Technological Development. To speed the development of promising new technologies and make efficient use of public and private R&D expenditures, the Task Force proposes the creation of public-private consortia:

  • A public-private initiative to create an international portfolio of 10 large-scale integrated smart grid demonstration projects across different major cities and regulatory regimes.
  • A public-private initiative to create an international portfolio of up to 25 carbon capture and/or sequestration (CCS) demonstration projects between 2013 and 2025.
  • A network of regional energy research and innovation centres modelled on the Consultative Group on International Agricultural Research (CGIAR). The new Consultative Group on International Energy Research (CGIER) would support nationally appropriate mitigation action plans. Expertise would be drawn from all sectors and regions, while funding would come from a range of public, private and philanthropic sources.

The Task Force calls upon governments meeting in Copenhagen later this year to authorize work with the private sector and other non-governmental experts over the next two years to build these new, bottom-up pieces of climate change architecture. For reasons of efficacy, it suggests that the process not be limited to the UN, but have a variable geometry encompassing the most relevant intergovernmental institutions processes. This could potentially include the Major Economies Forum, which was established by United States President Barack Obama.

The Task Force argues that adding a practical agenda of public-private cooperation to the international community’s current climate change strategy would be in the political interest of all governments. Scientists have warned that the world must act very soon if it is to succeed in stabilizing greenhouse emissions by mid-century at safe levels.

By taking these steps to spur earlier and more widespread action within the private sector, governments could not only ensure faster achievement of the targets they set in the UN negotiations, but also maintain momentum in the fight against climate change if it turns out that they need more time than anticipated to conclude these talks or implement effective national limits on emissions.

At its Annual Meeting 2008 in Davos, Prime Minister Brown, a Group of 20 Chair, asked the World Economic Forum to create a Task Force including business leaders, NGOs, economists and other experts to come up with proposals on how to begin building the low-carbon economy. Other proposals of the Task Force include:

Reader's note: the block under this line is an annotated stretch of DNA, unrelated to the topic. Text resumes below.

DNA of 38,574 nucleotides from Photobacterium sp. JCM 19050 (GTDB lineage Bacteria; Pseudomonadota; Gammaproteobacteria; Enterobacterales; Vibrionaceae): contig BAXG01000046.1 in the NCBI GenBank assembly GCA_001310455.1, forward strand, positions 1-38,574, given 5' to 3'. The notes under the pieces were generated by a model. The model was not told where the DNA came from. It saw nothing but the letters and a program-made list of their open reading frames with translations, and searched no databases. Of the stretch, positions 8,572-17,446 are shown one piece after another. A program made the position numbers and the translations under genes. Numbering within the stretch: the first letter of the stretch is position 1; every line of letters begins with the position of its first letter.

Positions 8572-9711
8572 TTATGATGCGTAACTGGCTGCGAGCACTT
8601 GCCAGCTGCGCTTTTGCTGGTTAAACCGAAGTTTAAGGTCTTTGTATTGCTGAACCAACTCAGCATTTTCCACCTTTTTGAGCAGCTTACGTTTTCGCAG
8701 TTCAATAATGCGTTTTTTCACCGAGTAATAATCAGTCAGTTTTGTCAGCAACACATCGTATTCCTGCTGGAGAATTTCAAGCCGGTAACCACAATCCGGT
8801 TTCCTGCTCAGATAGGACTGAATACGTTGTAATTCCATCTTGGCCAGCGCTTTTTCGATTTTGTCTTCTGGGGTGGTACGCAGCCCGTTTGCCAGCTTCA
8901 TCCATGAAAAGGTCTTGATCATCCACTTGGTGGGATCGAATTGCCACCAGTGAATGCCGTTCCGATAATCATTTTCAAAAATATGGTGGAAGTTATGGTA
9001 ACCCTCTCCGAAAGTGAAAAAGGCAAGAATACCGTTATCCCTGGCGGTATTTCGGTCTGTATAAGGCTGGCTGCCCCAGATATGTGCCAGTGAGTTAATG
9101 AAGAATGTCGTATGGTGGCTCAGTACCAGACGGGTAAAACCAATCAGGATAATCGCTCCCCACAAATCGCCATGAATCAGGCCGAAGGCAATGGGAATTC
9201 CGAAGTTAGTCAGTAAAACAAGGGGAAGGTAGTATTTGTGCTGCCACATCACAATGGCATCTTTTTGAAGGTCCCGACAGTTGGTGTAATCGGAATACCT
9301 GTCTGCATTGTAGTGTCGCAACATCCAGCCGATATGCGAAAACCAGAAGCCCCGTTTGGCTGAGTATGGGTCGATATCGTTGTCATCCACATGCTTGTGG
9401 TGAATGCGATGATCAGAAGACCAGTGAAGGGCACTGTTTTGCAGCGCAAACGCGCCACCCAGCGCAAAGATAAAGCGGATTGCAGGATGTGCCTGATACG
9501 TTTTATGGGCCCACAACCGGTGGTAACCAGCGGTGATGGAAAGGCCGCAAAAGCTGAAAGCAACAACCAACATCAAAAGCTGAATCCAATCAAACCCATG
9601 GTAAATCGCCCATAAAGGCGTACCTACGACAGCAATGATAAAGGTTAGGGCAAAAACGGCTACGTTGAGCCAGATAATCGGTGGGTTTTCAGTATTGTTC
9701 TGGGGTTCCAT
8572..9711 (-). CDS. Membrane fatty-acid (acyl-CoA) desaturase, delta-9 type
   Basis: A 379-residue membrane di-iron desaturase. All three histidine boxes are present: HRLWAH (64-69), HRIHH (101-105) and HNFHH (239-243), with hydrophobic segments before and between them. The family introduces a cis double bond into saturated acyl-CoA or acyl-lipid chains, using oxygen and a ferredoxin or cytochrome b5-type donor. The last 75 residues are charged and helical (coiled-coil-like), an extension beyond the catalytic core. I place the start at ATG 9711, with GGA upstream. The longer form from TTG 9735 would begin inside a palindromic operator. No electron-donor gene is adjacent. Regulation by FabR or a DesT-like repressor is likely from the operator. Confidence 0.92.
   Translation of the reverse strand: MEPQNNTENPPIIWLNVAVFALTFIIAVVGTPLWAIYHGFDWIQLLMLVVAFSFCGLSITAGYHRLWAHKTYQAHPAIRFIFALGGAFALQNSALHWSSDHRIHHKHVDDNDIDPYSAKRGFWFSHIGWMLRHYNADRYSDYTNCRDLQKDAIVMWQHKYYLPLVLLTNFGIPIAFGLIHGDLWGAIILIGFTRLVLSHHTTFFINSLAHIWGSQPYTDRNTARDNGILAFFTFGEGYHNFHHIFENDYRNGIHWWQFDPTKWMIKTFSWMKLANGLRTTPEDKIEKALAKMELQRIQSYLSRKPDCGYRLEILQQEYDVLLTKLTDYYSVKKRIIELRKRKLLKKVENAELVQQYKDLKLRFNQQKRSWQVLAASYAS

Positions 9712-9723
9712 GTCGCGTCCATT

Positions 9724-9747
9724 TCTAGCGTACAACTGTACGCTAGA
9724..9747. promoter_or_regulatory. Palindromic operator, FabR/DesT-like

• Remove energy subsidies - Launch an intergovernmental dialogue among major energy consuming and producing economies to develop an international agreement on removing energy subsidies. Industry representatives and experts would provide input into the agreement, which governments could formally consider in 2011.

  • Reforestation - Build international and national structures needed to implement “REDD+” and engage the private sector by 1 January 2013. This could be done through discussions between the public and private sectors as well as international organizations and civil society hosted by key forest nations.
  • Carbon markets - Support development of the rules and institutions needed for efficient, interlinked carbon markets. A transparent and structured dialogue between government and private sector experts would define common design criteria to enable linkage and ensure a shared level of environmental integrity across schemes. The discussions would also look to reform the offset market, design features to reduce price fluctuations without distorting the markets, as well as reform the use of revenues from auctioning.

  • Adaptation - Develop innovative public-private financing mechanisms for adaptation through discussions between the public and private sectors as well as international organizations, bilateral aid agencies and civil society, hosted by developing countries. Discussions could be launched at the UNFCCC Conference of Parties in Copenhagen (COP15), or shortly thereafter. They would also aim to develop the national policies required to engage the private sector in adaptation and a specific analysis of how to engage the private sector in support of adaptation efforts in least developed countries.

“Over 200 professionals took part in the Task Force - economists, environment experts, representatives from nongovernmental and international organizations like UNEP, OECD and IEA, as well as over US$ 3 trillion-worth of listed companies,” said Dominic Waughray, Senior Director and Head of Environmental Initiatives at the Forum.

Read the report at
For more information on the Low-Carbon Prosperity Task Force report, visit

Source: World Economic Forum